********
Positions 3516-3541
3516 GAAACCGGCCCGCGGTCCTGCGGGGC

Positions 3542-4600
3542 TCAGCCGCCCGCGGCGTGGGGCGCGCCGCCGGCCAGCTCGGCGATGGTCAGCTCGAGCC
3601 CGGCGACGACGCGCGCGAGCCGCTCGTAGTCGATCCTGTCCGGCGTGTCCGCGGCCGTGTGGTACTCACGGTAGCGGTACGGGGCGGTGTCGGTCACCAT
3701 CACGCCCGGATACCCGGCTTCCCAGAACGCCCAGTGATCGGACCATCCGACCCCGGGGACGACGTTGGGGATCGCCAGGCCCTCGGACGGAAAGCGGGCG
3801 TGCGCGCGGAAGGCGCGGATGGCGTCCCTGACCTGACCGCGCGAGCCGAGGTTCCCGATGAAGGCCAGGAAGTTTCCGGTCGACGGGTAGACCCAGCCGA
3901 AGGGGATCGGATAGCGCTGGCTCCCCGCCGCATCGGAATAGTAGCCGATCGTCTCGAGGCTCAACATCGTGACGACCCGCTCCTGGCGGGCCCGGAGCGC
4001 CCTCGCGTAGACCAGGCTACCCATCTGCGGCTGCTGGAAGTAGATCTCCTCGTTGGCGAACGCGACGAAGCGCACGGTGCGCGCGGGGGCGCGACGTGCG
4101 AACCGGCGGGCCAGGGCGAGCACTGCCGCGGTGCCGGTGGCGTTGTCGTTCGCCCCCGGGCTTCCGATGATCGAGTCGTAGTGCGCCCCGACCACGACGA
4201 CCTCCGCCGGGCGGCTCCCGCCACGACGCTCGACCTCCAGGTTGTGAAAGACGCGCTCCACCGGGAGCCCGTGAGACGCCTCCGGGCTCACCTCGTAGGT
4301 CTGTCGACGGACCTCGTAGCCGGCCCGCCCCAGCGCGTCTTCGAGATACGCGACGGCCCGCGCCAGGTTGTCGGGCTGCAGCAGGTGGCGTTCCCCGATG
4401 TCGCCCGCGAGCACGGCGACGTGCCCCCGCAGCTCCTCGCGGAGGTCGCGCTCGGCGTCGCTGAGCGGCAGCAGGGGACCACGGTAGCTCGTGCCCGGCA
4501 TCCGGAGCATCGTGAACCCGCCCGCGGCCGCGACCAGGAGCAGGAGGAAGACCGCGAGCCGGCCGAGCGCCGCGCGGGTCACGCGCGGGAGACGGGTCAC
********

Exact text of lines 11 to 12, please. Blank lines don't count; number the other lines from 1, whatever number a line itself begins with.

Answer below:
4201 CCTCCGCCGGGCGGCTCCCGCCACGACGCTCGACCTCCAGGTTGTGAAAGACGCGCTCCACCGGGAGCCCGTGAGACGCCTCCGGGCTCACCTCGTAGGT
4301 CTGTCGACGGACCTCGTAGCCGGCCCGCCCCAGCGCGTCTTCGAGATACGCGACGGCCCGCGCCAGGTTGTCGGGCTGCAGCAGGTGGCGTTCCCCGATG